War of the Rebellion: Serial 058 Page 0137 Chapter XLIV. CORRESPONDENCE, ETC.-UNION.

Search Civil War Official Records

[Indorsement.]

HEADQUARTERS DEPARTMENT OF THE CUMBERLAND,

Chattanooga, Tenn., January 18, 1864.

Respectfully forwarded for the information of the major-general commanding Military Division of the Mississippi.

GEO. H. THOMAS,

Major-General, U. S. Volunteers, Commanding.

SPECIAL ORDERS,

HDQRS. OF ARMY, ADJT. General 'S OFFICE,

Numbers 27. Washington, January 18, 1864.

* * * * *

2. Brigadier General John M. Corse, u. S. Volunteers, is hereby relieved from duty in the Army of the Tennessee, and assigned to the command of the depot for drafted men, at Springfield, Ill. He will at once enter upon the discharge of his duties.

* * * * *

By command of Major-General Halleck:

E. D. TOWNSEND,

Assistant Adjutant-General.

GENERAL ORDERS,

HDQRS. SIXTEENTH ARMY CORPS,

Numbers 11. Memphis, Tenn., January 18, 1864.

I. By direction of Major General W. T. Sherman, commanding Department and Army of the Tennessee, the control of the commerce and of commercial intercourse on the Mississippi River is committed exclusively to the agents of the Treasury Department, who will be responsible for the amounts, character, and disposition of the supplies permitted, and of the character of persons to whom the same are given. No permits will be hereafter required or given by military officers, except in the cases of purely military and sutler's supplies.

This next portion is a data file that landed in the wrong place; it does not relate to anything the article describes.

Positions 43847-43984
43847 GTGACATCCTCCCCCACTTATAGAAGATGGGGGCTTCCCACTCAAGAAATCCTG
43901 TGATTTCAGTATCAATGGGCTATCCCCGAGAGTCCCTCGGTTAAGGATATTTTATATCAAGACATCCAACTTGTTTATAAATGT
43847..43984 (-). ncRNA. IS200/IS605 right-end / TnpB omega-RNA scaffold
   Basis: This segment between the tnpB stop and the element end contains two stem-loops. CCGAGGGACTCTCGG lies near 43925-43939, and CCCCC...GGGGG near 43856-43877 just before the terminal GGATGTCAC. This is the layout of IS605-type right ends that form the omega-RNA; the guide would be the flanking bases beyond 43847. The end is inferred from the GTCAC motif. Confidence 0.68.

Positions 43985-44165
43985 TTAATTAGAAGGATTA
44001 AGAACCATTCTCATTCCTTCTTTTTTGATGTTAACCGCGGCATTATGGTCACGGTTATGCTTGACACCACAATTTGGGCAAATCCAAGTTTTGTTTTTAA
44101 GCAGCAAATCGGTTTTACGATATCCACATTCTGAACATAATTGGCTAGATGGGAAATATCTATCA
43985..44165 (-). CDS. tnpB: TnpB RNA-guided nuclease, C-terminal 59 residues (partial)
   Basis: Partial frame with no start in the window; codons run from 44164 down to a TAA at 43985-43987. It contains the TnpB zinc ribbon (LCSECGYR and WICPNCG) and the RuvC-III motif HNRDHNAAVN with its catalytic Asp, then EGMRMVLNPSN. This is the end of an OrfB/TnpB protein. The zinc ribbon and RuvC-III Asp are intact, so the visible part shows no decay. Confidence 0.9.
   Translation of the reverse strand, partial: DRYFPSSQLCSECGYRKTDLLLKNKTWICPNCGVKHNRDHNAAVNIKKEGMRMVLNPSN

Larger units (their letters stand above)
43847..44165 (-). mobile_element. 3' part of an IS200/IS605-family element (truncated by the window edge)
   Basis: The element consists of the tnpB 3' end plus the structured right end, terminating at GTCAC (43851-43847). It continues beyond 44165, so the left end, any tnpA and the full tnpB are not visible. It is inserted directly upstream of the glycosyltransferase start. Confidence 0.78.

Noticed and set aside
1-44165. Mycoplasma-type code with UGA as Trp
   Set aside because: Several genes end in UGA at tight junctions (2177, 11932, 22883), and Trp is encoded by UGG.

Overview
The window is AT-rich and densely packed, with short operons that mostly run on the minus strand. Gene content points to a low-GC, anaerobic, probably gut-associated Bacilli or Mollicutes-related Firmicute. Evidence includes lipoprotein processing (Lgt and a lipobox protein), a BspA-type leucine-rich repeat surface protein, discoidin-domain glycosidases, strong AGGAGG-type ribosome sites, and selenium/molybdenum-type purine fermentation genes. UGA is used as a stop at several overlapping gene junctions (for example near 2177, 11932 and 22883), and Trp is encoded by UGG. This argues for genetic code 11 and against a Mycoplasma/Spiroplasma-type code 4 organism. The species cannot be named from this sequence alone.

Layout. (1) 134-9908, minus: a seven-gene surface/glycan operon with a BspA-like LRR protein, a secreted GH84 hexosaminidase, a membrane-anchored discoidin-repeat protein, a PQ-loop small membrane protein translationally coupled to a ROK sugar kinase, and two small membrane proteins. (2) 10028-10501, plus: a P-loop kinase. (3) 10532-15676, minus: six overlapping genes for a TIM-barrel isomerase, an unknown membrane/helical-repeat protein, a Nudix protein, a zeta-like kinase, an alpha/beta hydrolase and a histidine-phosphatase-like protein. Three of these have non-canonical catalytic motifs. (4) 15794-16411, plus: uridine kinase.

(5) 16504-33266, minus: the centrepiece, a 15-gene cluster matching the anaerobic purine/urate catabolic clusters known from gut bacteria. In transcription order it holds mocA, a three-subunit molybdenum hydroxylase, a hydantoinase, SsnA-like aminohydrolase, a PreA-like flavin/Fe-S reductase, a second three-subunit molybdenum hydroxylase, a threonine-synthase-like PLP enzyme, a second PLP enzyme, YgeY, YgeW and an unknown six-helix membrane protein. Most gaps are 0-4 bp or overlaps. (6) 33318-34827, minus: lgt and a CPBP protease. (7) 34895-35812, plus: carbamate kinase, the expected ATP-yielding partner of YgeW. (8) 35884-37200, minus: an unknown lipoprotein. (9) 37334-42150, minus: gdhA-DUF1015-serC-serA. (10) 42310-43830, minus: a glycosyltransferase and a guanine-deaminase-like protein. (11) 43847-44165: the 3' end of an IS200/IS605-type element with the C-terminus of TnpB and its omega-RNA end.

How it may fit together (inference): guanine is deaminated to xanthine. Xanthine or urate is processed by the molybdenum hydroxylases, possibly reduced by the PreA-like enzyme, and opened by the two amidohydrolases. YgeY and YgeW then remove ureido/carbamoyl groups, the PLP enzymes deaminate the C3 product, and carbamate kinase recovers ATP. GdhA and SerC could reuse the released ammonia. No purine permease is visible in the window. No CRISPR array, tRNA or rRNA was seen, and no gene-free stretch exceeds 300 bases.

II. In cases where information received satisfies any military officers of this command of the insecurity of any point or district on the Mississippi or its tributaries, it will be competent for him to notify the Treasury officers not to permit goods to such point or district until further notice, which caution it will be the duty of the Treasury officers to respect.

III. The inland trade through the lines of pickets of a military post will be controlled by such system as may be agreed by the local officers of the Treasury and army, to prevent the undue passage of articles designed for, or which may be used by, rebels in arms.

IV. In addition to the articles declared contraband of war by regulations, boots, shoes, blankets, woolen socks, leather off all descriptions, medicines, gray and mixed woolen cloths and jeans, and all descriptions of saddler are among the articles to be zealously watched and not permitted, except to person of established loyalty in safe neighborhoods and for their own use.

V. Whenever military officers have information that articles contraband of war are being sent, even under permits, or that different